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Soyuz glitch remains a mystery: NASA chief

After leaving the International Space Station on April 19, the Russian capsule went off track, landing 420 kilometers (261 miles) from its target in the steppes of Kazakhstan. The re-entry subjected US astronaut Peggy Whitson, South Korean counterpart Yi So-Yeon and Russian Yuri Malentchenko to experience uncomfortably high G forces. A similar glitch took place during a previous landing in October.
by Staff Writers
Washington (AFP) Aug 6, 2008
Russian engineers have yet to discover what has caused the Soyuz capsule to experience troublesome descents in its last two trips back to Earth carrying astronauts, the NASA chief said Wednesday.

"The problem is that with all the great minds that focus on the issue, none can figure out what the problem is," NASA Administrator Michael Griffin told AFP in an interview.

"We don't know when we will know. Smart people are working on it," he said, noting that the National Aeronautics and Space Administration and Russia are closely cooperating on the issue. "We are doing the best we can."

"On both sides we have been unable to trace the cause," he said.

After leaving the International Space Station on April 19, the Russian capsule went off track, landing 420 kilometers (261 miles) from its target in the steppes of Kazakhstan.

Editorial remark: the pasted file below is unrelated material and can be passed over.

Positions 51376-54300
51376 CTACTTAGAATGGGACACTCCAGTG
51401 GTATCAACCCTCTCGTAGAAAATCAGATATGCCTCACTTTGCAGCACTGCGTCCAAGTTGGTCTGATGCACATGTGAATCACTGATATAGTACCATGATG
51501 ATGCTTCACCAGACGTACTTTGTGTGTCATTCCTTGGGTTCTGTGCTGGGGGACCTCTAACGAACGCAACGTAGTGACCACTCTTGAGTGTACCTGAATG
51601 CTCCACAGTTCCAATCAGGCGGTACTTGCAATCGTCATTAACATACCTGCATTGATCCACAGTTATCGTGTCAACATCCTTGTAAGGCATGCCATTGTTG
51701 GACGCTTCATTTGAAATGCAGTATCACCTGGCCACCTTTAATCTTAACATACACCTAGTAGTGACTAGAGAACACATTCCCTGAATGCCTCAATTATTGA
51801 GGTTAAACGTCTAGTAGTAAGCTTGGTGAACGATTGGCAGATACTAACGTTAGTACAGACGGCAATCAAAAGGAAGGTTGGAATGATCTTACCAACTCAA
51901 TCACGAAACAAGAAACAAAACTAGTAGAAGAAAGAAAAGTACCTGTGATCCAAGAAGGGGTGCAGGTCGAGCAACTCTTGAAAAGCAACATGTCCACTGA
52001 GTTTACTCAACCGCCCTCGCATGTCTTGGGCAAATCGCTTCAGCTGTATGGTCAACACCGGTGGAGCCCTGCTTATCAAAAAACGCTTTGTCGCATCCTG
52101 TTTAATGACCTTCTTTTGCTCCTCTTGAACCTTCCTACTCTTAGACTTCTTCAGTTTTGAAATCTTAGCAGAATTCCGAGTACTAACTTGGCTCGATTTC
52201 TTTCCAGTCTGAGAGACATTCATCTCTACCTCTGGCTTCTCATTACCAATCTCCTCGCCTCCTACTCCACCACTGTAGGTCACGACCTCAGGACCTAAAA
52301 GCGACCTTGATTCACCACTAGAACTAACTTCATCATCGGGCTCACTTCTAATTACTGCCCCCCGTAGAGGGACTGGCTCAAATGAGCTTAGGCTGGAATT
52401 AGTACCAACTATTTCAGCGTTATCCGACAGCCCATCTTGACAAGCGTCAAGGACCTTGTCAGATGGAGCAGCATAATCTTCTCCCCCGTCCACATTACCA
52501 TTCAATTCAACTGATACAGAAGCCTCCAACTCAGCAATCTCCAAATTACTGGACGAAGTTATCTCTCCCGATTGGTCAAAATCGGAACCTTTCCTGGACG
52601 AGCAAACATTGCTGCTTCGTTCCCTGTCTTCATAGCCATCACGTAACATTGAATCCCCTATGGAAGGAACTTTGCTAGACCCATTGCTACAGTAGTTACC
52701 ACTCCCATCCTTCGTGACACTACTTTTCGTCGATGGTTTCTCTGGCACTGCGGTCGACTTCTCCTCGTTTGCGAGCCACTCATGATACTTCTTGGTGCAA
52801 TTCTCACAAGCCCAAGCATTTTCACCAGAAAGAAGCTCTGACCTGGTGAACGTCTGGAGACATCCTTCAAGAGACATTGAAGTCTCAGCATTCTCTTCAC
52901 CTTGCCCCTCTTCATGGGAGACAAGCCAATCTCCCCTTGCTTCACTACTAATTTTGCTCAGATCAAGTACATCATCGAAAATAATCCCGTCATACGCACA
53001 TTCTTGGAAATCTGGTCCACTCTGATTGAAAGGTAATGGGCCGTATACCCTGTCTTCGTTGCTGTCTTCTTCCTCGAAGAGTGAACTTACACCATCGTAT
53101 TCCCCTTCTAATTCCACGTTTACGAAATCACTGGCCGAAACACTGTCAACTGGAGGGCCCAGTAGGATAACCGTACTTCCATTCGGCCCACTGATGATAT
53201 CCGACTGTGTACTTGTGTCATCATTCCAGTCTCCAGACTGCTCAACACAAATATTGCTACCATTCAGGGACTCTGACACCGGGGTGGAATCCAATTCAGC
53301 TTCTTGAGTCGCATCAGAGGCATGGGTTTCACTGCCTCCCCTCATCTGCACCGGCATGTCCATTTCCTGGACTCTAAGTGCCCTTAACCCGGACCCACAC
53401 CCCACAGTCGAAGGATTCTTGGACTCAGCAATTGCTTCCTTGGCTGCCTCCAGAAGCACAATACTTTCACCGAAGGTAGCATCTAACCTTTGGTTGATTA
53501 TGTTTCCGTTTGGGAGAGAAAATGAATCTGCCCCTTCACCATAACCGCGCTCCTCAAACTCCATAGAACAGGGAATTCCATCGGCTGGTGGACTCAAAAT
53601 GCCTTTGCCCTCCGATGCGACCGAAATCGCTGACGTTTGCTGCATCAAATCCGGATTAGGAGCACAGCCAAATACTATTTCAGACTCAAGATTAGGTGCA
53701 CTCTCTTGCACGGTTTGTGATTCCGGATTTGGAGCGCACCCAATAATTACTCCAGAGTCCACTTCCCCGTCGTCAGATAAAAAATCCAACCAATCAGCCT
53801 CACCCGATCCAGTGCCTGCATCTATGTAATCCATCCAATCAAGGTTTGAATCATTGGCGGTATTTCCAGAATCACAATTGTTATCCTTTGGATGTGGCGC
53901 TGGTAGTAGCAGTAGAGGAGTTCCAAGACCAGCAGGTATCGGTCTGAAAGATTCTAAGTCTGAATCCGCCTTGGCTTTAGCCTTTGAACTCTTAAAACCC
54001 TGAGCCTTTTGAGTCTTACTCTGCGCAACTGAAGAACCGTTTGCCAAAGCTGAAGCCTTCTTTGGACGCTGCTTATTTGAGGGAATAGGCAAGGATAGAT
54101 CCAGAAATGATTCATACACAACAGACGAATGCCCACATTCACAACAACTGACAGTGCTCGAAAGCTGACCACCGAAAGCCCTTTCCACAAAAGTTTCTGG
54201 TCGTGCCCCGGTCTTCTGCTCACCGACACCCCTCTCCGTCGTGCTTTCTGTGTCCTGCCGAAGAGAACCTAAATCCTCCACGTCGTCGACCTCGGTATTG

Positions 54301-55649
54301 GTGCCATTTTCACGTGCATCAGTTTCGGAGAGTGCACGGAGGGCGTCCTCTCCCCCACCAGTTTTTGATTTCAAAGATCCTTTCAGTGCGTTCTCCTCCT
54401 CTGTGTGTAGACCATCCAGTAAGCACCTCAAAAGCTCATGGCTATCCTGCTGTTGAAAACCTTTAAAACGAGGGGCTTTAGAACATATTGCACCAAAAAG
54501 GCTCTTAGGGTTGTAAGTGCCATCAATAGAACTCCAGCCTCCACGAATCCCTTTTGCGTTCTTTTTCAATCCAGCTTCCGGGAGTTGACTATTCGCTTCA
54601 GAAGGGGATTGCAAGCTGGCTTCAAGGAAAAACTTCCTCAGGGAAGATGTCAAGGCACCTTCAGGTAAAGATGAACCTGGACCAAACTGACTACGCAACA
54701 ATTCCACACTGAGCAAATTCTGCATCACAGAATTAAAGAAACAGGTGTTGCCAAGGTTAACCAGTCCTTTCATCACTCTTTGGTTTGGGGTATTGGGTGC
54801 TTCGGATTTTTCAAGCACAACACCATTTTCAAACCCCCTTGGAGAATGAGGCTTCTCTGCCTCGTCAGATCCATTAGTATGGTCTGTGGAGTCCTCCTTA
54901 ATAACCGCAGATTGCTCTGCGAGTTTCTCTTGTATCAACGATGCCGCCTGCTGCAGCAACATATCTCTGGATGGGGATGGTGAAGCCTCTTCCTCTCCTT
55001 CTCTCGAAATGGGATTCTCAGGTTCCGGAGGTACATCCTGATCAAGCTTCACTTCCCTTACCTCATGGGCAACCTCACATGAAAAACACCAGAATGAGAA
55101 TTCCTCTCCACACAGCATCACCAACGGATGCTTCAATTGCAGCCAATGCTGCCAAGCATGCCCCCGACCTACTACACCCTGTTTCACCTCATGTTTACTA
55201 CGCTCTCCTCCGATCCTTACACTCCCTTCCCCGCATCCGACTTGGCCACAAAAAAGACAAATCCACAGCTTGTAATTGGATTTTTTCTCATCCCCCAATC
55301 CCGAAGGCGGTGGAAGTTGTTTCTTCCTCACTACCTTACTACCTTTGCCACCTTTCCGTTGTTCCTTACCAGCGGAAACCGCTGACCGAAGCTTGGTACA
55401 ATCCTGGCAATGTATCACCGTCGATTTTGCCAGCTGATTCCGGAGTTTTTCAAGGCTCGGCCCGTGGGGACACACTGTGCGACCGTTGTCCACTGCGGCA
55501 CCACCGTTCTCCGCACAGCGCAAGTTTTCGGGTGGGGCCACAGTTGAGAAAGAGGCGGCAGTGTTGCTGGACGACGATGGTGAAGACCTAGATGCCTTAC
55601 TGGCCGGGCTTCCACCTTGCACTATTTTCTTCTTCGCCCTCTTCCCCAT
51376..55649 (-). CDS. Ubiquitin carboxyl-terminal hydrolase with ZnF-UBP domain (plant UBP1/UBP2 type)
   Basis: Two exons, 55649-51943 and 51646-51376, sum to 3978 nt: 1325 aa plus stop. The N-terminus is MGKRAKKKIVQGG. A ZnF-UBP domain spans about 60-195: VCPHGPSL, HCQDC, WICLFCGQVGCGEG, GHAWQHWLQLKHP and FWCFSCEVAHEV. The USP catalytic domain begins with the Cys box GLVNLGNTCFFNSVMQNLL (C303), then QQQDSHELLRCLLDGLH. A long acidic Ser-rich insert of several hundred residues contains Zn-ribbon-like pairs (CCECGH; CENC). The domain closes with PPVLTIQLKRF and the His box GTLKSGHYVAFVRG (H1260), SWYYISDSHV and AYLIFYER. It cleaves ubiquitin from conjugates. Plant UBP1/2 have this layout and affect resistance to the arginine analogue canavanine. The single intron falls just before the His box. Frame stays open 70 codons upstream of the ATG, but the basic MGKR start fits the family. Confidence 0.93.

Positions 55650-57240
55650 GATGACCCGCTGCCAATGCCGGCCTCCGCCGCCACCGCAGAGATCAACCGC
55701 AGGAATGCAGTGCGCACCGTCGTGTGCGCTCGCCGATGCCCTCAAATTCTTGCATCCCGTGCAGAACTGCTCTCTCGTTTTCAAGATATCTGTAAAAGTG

The re-entry subjected US astronaut Peggy Whitson, South Korean counterpart Yi So-Yeon and Russian Yuri Malentchenko to experience uncomfortably high G forces.

A similar glitch took place during a previous landing in October.

Last month, two Russian cosmonauts went on a spacewalk outside the International Space Station to remove an explosive bolt that had been suspected of causing the irregular descents.

But Griffin said it was unclear whether the bolt was to blame.

NASA has a deep interest in the reliability of the Soyuz rocket since it will become its sole transport vehicle to the International Space Station after 2010, the year the US space agency retires its three space shuttles.

NASA is building its own capsule, but it will only be ready in 2014 or 2015.

The Soyuz is known for its reliability and has carried out more than 1,600 flights.

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Russian Launch Of Satellite On Converted Satan ICBM Postponed
Moscow (RIA Novosti) Aug 07, 2008
The launch of a converted RS-20 Voyevoda intercontinental ballistic missile to put a Thai earth observation satellite in orbit has been postponed, a spokesman for the launch company said Wednesday.







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